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I have encountered a pasta recipe with this as the first step:

Bring a large pot of water to boil over medium-high heat.

What is the purpose of using medium-high heat? Isn't it faster and more efficient to use high heat to boil water?

  • 1
    While there can be situations where medium-high is optimal (MeltedPez described some below) it doesn't have to have a purpose in a recipe. Recipe authors tend to choose their recipe steps based on a "that's how I always do it" principle. There are those who engineer their recipes into some kind of optimum, but they are rare. – rumtscho Jan 9 '17 at 11:18
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A few lines of thought:

  1. Pasta water boiling over happens to the best of us. Either from not paying attention, using too little water, or using too much water. Using the medium-high heat versus max heat helps mitigate boil overs from happening.
  2. On my own stove, when the burner is at its highest setting, much of the heat ends up being directed up the sides of the pot, rather than on the bottom of the bot. The gas flame becomes so wide underneath the pot, that much of the heat is lost to the air, rather than being focused on the pot. This makes the medium-high setting more efficient than high. Obviously this all depends on the pot and the burner, but even my larger pots have this happen to them.
  3. If you were shooting for another temperature, like 200F (93C), instead of boiling it would be hard to hit that number on high heat without going over. Even if you have a thermometer in the pot and turned the burner off immediately after hitting 200F, the water would continue to rise in temperature as the residual heat carries over. Ideally, as the water gets hotter and closer to 200F, you would want to slowly back off the heat until getting to the point that will allow you to hold the water at exactly 200F. I think it's the same idea for boiling water. It's okay to use high heat, but you want to back off the burner as the water gets closer until you end up on medium-high: a good happy-medium for keeping water boiling versus having hotspots on the bottom of the pot.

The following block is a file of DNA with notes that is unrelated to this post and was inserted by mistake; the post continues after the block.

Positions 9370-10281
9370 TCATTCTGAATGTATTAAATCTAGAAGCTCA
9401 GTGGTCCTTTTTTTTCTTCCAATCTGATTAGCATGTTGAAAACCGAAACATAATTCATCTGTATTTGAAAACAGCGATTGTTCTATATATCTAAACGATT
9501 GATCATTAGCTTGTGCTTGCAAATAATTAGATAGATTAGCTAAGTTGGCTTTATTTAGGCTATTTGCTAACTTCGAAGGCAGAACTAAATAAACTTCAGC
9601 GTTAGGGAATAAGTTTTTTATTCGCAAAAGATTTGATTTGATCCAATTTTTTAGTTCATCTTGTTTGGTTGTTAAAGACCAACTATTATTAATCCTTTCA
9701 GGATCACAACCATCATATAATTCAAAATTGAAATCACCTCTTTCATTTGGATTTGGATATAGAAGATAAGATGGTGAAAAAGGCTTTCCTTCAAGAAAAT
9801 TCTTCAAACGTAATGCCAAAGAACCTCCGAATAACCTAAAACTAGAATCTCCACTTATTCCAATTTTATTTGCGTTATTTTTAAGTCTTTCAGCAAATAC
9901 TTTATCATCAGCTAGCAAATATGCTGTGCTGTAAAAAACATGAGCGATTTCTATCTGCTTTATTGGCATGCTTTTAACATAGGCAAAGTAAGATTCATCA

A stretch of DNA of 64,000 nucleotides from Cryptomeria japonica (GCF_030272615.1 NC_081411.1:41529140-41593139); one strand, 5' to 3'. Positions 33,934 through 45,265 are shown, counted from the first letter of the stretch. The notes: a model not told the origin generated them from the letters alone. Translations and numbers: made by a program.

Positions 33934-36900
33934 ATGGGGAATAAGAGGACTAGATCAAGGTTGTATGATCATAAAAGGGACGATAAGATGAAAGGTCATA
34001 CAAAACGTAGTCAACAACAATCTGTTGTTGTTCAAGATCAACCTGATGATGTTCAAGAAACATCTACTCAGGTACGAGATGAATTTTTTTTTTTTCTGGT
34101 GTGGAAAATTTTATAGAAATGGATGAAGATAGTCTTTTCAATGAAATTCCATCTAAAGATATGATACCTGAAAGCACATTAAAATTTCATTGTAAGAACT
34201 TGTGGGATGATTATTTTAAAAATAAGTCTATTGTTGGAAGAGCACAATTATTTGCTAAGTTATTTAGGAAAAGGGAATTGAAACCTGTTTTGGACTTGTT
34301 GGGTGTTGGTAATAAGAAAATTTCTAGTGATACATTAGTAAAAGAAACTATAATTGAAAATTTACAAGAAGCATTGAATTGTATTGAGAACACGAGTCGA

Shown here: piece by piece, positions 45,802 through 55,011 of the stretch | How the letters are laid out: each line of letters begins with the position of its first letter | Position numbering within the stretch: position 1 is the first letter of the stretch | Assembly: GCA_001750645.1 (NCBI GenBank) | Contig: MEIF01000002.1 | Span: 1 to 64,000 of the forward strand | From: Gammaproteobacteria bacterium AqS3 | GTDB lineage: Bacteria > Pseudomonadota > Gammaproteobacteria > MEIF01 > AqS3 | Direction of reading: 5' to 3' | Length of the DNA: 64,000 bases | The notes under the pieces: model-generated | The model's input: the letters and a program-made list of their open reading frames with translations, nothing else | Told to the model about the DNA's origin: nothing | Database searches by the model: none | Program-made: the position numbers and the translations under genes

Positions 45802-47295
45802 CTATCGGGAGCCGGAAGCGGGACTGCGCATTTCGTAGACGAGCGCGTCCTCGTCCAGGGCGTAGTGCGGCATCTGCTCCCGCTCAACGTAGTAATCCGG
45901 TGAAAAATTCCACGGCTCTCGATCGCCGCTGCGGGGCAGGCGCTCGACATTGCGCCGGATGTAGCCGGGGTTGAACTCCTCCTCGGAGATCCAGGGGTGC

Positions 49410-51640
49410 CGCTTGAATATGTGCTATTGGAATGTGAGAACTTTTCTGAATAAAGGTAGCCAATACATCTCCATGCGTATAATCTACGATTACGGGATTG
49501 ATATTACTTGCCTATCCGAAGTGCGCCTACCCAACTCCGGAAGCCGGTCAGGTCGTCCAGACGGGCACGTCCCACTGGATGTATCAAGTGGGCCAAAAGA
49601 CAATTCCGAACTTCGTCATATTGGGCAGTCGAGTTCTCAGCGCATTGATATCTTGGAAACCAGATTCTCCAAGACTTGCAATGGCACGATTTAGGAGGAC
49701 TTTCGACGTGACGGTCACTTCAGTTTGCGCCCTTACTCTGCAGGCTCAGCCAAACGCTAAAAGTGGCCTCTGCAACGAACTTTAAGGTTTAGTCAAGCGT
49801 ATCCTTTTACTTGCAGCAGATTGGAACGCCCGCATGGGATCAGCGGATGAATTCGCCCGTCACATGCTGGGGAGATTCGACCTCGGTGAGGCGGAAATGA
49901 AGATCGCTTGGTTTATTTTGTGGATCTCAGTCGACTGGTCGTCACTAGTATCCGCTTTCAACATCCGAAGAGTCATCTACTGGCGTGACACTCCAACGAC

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    Water won't boil (under normal circumstances) at a temperature lower than 212 F. As noted in another answer here, pasta water definitely needs to be at a full boil so that the water is evenly heated (soft boils are only at 212 near the burner and not at the surface) so I'm not sure how your third point applies. – Catija Jan 9 '17 at 2:38
  • @Catija that other answer is wrong. You can simmer pasta perfectly well at less than 212 F, I have done it frequently. Now simmering is not boiling, but it wouldn't be the first time that a recipe writer mixes up the terms, especially nowadays when user-submitted recipes abound online. OK, "bring water to boil" is unlikely to also include simmering in this exact recipe, but MeltedPez's argument is valid in principle, it wouldn't be that surprising to come over a recipe which aims at simmering the pasta. – rumtscho Jan 9 '17 at 11:12
  • "Hot Spots" at the bottom of the pan would be the metal of the pan itself. Though the water itself will not go noticeably above 212F/100C, the pan itself will. This happens at medium high as well, just not a high. Not really an issue, unless say the pasta or anything else being cooked in the water happens to stick or sink, then it is going to be prone to scorching and sticking. Lower heat temps do not eliminate this, but do reduce the chances. Normally though I would want the heat high enough to maintain boil when the temperature shock happens by adding items. – dlb Jan 9 '17 at 13:44

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